Following the expanded launch of Apple Pay in Singapore this week, TechCrunch spoke with Apple VP Jennifer Bailey about Apple Pay’s roadmap. The Apple executive said the company wants to bring Apple Pay to every significant market in which it operates with particular focus on rapid expansion in Europe and Asia. Apple Pay is currently available in the United States, the United Kingdom, Canada, China, Singapore and Australia. Apple has already said the mobile payments service will reach Hong Kong soon …
Apple Pay Today
Apple Pay May 25
After an initial Amex-only launch last month, Apple Pay is seeing a full roll-out today in Singapore, with Visa, MasterCard and five major banks on board. This makes Singapore the sixth country to get Apple Pay, after the U.S., UK, Canada, Australia and China.
Apple Pay vice-president Jennifer Bailey told The Straits Times: “Now, almost everyone can leave their wallets at home. Apple Pay will be a natural extension of what users have been doing at payment counters” […]
Citibank, HSBC, ANZ and Maybank still do not work with Apple Pay [but] Ms Bailey said Apple is working to bring more banks on board.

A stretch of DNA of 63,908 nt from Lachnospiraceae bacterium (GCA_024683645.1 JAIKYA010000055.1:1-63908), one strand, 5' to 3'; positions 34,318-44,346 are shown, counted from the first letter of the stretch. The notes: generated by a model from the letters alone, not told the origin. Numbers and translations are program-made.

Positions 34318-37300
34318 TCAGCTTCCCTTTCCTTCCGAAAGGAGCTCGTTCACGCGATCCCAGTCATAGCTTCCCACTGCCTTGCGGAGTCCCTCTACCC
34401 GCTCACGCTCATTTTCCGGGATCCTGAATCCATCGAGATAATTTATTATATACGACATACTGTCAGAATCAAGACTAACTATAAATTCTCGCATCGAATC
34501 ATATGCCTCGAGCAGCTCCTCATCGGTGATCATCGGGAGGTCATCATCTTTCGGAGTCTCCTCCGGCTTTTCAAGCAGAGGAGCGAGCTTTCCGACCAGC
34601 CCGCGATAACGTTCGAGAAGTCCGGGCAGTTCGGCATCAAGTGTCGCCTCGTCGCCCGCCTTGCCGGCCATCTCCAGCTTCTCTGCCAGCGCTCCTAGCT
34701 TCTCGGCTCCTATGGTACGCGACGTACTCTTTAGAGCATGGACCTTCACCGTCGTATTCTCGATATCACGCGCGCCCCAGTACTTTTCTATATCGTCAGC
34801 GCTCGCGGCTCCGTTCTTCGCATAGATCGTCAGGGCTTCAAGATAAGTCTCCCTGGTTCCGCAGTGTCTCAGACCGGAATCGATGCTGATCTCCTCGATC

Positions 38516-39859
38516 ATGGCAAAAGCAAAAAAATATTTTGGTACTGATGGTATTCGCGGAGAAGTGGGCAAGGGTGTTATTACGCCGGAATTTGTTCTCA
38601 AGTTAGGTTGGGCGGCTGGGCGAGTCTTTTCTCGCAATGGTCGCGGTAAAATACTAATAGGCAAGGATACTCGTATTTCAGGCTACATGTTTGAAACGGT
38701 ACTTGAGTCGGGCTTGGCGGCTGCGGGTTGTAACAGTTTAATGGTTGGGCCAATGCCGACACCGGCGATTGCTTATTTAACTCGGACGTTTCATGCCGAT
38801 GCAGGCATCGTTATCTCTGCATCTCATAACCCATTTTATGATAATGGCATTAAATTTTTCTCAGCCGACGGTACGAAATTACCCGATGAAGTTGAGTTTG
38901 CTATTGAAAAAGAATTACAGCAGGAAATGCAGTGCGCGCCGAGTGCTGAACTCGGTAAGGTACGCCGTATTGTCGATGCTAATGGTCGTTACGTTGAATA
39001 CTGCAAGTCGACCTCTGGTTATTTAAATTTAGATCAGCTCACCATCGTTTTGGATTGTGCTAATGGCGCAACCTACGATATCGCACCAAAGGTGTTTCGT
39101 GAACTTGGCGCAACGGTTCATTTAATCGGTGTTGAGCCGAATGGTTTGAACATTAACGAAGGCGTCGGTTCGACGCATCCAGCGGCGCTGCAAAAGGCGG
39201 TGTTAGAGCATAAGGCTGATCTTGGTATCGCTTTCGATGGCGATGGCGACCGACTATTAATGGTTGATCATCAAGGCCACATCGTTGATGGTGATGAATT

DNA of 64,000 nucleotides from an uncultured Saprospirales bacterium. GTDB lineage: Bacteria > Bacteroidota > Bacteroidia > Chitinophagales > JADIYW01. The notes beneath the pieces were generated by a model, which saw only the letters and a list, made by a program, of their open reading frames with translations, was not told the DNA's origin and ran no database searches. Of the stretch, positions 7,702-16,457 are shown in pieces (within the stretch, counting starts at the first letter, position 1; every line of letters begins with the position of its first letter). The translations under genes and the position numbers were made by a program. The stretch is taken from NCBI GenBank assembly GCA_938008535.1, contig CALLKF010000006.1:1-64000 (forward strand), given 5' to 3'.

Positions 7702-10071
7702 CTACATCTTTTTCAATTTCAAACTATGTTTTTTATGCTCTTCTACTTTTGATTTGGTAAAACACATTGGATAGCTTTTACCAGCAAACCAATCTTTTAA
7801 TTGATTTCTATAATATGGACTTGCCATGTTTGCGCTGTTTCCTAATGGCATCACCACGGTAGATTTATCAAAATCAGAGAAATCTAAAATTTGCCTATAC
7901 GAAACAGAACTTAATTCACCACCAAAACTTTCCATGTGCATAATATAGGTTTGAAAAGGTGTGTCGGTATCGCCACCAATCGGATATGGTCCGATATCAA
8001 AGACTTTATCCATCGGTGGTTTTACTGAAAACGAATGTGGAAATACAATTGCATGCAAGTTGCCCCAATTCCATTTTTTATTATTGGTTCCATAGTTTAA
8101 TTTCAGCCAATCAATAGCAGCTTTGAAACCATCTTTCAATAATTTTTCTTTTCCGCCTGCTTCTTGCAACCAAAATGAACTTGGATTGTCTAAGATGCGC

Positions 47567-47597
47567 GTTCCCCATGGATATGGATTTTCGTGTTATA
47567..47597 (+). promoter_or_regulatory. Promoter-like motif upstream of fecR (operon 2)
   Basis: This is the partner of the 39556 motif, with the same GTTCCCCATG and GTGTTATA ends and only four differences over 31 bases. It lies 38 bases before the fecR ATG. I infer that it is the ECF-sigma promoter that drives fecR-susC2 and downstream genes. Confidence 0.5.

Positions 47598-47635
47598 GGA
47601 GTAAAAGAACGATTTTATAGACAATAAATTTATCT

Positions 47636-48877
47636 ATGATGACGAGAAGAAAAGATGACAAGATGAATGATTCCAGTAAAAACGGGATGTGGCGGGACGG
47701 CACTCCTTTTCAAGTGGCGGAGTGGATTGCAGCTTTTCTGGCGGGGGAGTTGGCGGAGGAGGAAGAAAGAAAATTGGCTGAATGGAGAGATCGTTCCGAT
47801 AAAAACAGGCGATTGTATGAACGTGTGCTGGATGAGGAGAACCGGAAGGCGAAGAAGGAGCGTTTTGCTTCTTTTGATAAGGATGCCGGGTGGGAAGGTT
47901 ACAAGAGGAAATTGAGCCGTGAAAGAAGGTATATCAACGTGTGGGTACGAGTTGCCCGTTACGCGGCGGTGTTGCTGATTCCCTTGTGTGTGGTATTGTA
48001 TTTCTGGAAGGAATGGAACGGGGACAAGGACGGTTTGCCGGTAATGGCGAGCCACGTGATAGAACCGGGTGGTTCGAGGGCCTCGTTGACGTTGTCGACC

Singapore was a good target for Apple, as contactless payment is already extremely well-established in the country …
Apple Pay May 23
Apple Pay May 19
Apple Pay May 17
If you’re still waiting for your bank to add support for Apple Pay, you may be in luck today. Several additional banks across the United States have joined Apple’s growing list of over a thousand partners that work with the mobile payment service. These are the latest banks to work with Apple Pay:
Remember MCX CurrentC, the QR-code based mobile payment system that attempted to take on Apple Pay? Launched two years ago, it immediately started creating waves when it required its retail members to switch off Apple Pay or be fined. If that weren’t bad enough, it was quickly hacked.
Apple Pay fans made fun of the service in app reviews, and it wasn’t long before retailers started to break ranks and we saw some rapid back-pedalling on Apple Pay from one CEO before he was replaced by another.
Little has been heard from MCX since, and it’s no surprise that the consortium finally appears to be giving up on the idea – though it has stopped a little way short of admitting as much …